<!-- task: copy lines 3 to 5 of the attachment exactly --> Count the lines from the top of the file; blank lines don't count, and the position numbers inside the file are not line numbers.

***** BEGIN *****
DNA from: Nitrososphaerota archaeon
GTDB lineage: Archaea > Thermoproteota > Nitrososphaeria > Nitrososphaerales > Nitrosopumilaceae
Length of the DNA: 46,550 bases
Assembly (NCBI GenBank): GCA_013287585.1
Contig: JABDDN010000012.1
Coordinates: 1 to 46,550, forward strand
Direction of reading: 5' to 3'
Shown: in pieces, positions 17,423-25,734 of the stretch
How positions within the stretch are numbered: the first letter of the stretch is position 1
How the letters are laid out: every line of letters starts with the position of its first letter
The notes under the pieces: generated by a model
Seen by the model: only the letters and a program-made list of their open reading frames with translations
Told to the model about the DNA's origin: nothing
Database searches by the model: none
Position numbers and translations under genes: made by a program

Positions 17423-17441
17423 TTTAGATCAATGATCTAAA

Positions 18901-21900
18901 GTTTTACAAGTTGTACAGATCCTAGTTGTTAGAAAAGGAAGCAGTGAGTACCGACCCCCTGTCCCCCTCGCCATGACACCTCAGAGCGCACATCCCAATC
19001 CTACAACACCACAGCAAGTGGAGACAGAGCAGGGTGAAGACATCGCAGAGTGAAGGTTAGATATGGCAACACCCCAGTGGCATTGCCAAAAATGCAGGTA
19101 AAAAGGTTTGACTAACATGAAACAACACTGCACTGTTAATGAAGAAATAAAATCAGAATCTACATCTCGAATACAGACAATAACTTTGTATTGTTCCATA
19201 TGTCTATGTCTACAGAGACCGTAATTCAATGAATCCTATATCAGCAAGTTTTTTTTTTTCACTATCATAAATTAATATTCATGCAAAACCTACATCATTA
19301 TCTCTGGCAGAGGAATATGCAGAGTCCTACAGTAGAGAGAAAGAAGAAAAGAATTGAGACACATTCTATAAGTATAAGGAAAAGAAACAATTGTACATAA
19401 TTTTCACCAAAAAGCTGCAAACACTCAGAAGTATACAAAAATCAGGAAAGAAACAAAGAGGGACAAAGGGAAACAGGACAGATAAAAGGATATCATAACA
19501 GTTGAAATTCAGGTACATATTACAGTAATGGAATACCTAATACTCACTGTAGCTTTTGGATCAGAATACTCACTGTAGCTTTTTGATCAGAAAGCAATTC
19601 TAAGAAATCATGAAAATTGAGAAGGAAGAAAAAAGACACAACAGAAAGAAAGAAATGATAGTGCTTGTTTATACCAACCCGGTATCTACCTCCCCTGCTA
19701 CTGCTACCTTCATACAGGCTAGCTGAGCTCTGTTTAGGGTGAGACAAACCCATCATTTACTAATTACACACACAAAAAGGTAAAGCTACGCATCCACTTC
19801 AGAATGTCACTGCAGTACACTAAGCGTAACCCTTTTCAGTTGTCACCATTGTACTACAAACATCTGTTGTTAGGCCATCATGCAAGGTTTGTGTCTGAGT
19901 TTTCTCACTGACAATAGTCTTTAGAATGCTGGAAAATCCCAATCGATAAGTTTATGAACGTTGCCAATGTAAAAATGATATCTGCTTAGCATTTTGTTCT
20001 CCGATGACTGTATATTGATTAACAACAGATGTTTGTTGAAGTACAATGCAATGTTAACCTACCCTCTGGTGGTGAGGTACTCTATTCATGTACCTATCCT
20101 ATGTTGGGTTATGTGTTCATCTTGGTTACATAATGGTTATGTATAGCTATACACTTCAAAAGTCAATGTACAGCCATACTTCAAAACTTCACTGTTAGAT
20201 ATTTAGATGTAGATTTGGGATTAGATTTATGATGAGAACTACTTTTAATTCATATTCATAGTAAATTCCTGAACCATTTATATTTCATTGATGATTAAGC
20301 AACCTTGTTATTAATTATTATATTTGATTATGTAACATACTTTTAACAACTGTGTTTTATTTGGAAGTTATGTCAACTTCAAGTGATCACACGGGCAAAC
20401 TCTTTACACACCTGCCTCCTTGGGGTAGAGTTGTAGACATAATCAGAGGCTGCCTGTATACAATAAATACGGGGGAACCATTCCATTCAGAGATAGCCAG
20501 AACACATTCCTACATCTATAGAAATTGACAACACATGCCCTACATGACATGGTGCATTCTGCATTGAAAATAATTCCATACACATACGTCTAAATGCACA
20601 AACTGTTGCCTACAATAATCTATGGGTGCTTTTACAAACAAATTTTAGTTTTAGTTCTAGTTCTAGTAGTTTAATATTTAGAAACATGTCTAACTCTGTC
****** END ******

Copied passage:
Length of the DNA: 46,550 bases
Assembly (NCBI GenBank): GCA_013287585.1
Contig: JABDDN010000012.1